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Am Rev Respir Dis. 1993 Oct;148(4 Pt 1):1037-42.

Intrinsic PEEP in patients with chronic obstructive pulmonary disease. Role of expiratory muscles.

Author information

1
Chest Service, Erasme University Hospital, Brussels, Belgium.

Abstract

Many patients with severe chronic obstructive pulmonary disease (COPD) contract the transversus abdominis (TA) muscle during expiration. The mechanical correlates of this contraction, however, are uncertain. In the present study, we have measured airflow, esophageal (Pes), and gastric (Pga) pressures, the anteroposterior (AP) diameter of the abdomen, and the electromyogram of the TA during resting breathing in 25 seated patients with severe COPD (FEV1 = 28 +/- 8% of predicted). Nine patients (Group I: FEV1 = 29 +/- 8% of predicted) in general had no TA activity during breathing, and 16 patients (Group II: FEV1 = 27 +/- 8% of predicted) had invariable phasic expiratory TA activity. In all patients of Group II, the decrease in abdomen AP diameter during expiration was associated with a gradual fall in Pga. In contrast, in 13 patients of Group II, the expiratory decrease in abdomen AP diameter was associated with a rise in Pga; this rise in Pga averaged 2.8 +/- 2.2 cm H2O. Furthermore, most patients had positive alveolar pressure at end-expiration, as shown by the time lag between the fall in Pes at the beginning of the inspiratory effort and the onset of inspiratory flow. However, whereas end-expiratory alveolar pressure averaged 2.4 +/- 2.2 cm H2O in Group II, it was only 0.8 +/- 0.6 cm H2O in Group I (p < 0.05). For the patient group as a whole, there was a close relationship between the rise in Pga during expiration and end-expiratory alveolar pressure (r = 0.87; p < 0.001).(ABSTRACT TRUNCATED AT 250 WORDS).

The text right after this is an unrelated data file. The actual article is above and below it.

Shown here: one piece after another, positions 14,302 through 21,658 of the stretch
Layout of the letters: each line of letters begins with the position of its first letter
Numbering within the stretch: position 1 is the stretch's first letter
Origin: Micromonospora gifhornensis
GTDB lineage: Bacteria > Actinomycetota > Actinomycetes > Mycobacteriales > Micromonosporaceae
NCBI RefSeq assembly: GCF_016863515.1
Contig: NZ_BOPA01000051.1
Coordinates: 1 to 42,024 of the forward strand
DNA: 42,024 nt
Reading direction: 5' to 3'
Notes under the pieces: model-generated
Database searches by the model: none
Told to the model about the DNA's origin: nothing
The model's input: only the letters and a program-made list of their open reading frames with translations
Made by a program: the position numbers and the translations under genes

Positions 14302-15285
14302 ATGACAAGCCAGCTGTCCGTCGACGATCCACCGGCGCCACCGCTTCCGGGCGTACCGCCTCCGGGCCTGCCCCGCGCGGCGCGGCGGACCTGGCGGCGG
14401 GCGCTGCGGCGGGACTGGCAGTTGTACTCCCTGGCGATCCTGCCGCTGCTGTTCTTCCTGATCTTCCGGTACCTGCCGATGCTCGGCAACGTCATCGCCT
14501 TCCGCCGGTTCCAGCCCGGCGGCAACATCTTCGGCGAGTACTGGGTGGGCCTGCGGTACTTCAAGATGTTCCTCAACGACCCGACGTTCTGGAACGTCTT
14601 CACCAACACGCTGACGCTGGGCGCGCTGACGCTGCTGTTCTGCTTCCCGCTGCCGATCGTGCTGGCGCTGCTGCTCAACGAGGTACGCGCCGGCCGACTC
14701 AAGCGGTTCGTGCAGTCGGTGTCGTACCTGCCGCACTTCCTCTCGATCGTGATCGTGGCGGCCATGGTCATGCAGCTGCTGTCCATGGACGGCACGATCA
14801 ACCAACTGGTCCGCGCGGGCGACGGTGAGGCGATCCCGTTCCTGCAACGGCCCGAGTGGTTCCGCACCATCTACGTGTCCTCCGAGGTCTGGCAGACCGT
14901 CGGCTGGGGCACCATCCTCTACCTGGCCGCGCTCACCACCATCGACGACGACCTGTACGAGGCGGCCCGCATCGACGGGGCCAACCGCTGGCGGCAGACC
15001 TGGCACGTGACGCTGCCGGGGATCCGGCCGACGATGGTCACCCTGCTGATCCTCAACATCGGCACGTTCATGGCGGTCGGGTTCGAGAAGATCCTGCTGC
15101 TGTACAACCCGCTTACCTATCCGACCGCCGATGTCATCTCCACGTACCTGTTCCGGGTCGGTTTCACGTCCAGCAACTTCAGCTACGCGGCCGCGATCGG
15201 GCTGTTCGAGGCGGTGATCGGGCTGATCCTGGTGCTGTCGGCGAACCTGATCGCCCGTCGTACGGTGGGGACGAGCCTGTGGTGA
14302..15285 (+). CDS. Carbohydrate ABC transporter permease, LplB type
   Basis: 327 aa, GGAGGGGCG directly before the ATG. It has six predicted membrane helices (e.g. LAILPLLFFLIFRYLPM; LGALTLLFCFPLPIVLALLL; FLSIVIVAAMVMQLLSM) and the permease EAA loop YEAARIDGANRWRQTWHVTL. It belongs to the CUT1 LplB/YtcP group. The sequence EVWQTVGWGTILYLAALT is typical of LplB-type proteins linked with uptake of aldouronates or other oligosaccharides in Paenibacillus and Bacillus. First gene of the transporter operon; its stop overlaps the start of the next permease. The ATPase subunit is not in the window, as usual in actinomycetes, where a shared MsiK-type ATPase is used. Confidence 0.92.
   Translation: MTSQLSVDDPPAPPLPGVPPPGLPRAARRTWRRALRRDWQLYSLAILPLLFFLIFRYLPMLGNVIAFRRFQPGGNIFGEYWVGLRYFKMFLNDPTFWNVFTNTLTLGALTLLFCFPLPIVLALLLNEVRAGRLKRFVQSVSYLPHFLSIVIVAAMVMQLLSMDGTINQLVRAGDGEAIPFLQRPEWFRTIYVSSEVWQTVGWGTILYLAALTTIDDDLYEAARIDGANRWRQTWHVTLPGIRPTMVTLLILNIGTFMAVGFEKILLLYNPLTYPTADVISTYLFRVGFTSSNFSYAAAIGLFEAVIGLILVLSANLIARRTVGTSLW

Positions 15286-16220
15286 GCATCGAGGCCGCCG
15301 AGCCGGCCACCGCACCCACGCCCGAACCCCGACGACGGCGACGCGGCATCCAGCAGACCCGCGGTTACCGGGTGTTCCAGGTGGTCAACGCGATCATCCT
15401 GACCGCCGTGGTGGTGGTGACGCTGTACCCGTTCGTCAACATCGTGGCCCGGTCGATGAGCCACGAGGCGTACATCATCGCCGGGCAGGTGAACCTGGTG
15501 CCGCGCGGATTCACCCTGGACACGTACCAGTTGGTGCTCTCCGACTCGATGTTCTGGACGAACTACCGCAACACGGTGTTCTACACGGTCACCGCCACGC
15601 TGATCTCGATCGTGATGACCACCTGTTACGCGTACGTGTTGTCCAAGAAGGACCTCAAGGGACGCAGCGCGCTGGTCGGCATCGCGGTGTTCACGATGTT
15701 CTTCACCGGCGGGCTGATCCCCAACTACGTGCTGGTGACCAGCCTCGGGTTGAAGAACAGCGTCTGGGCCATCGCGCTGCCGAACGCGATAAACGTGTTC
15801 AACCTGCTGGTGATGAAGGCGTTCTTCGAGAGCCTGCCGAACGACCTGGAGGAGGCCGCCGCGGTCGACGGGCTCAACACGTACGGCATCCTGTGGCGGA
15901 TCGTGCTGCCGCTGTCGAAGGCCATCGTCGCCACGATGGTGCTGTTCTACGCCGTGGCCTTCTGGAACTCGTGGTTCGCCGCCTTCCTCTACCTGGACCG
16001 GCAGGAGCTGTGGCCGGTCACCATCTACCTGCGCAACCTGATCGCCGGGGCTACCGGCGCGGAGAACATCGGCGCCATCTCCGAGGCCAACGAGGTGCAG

PMID:
8214922
DOI:
10.1164/ajrccm/148.4_Pt_1.1037
[Indexed for MEDLINE]

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